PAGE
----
THE EDITOR, Sir:
I READ recently where former Assistant Commissioner of Police Les Green, a Briton, made comments on the Jamaica Constabulary Force. His description could also be levelled at other government institutions - for example, tax offices, post offices, and hospitals.
It is no wonder some members of Government, and others with the financial resources, travel abroad for medical treatment. In Jamaican hospitals, the staff are wonderful and the medical care is good, but the system under which they have to work dates back to 1910. It is unbelievablly outdated!
Patients wait for hours, then go in a conveyor-belt method to the receptionist, then take a document to the registration person, get registered, wait a long time again - this time for the names to be called over the public address system.
THE LONG WAIT
Then patients line up at the security gate and wait again for staff, armed with folders, who approach the security gate and call the names again of those standing at the gate to enter inside. Then one waits again for names to be called for lining up at a doctor's consulting room door to be called in as appropriate.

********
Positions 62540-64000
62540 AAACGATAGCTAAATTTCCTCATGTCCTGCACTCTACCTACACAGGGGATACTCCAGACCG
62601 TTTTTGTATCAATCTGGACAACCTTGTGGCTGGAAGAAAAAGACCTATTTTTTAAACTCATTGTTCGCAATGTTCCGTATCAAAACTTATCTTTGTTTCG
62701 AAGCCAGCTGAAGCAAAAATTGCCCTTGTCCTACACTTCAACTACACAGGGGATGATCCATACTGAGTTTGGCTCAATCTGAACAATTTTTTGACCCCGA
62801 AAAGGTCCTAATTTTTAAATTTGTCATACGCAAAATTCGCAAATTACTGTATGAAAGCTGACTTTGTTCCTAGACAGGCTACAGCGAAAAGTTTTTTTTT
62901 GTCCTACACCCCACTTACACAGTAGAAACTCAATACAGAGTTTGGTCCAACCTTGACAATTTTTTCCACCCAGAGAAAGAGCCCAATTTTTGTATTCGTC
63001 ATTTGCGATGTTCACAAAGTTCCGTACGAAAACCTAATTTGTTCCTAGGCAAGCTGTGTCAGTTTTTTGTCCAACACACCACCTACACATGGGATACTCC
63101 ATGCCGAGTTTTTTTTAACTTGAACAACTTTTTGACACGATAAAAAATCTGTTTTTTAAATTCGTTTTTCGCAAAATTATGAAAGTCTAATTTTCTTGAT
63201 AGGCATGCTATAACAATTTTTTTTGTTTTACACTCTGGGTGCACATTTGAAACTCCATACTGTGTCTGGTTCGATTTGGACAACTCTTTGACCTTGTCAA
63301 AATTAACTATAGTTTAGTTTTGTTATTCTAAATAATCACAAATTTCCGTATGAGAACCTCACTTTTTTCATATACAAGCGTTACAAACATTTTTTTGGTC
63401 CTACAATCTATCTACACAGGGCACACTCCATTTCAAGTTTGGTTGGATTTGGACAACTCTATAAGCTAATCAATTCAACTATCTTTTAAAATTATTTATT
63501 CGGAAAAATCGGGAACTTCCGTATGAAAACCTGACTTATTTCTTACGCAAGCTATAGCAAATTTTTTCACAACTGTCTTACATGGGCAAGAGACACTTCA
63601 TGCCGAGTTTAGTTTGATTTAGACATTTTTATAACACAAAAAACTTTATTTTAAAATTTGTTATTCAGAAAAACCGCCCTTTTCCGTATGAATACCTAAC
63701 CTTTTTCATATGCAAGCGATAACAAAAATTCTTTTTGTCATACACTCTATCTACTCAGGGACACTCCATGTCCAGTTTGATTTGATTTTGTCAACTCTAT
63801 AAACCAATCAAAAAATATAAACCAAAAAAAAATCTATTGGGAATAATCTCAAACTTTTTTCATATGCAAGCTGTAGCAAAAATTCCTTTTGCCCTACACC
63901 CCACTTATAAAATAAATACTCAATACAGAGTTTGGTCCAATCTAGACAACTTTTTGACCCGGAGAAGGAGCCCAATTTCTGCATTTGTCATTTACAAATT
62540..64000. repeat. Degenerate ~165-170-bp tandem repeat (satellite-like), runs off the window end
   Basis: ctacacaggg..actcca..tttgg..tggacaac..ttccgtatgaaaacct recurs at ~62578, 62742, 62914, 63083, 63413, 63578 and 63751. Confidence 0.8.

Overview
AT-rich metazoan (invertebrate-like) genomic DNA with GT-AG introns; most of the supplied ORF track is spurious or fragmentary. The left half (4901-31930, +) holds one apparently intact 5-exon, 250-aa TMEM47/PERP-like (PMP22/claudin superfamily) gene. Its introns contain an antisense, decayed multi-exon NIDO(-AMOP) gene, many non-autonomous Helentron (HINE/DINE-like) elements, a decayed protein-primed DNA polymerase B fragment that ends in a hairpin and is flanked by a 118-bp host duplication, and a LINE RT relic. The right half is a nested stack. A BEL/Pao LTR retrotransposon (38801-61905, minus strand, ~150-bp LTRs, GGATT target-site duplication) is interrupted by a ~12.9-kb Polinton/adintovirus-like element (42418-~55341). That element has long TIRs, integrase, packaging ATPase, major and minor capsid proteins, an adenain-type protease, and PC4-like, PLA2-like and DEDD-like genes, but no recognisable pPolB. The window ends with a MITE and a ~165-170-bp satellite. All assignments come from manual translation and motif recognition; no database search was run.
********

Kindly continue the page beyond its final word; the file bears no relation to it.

After that, there's another wait for a name to be called for a patient to enter a treatment room to be dealt with by a nurse. This can take a whole day ,from 10 a.m. to 4 p.m. Will any MP, his/her family go through this process? No, they will fly off to to some foreign land or, if using local hospitals, be whisked, preferentially, through as VIPs and seen to promptly.
The management of these institutions need to come into the 21st century. Staff are not to blame for the long waiting time; it is the system that they are given to work with. It is not just a matter of resources.
The Ministry of Health needs to modernise these outdated systems which, in turn, will end the frustration of patients and improve working conditions, well-being and, possibly, the long-term health of staff. The amount of paperwork and the filling out of different forms for the same patient can be minimised.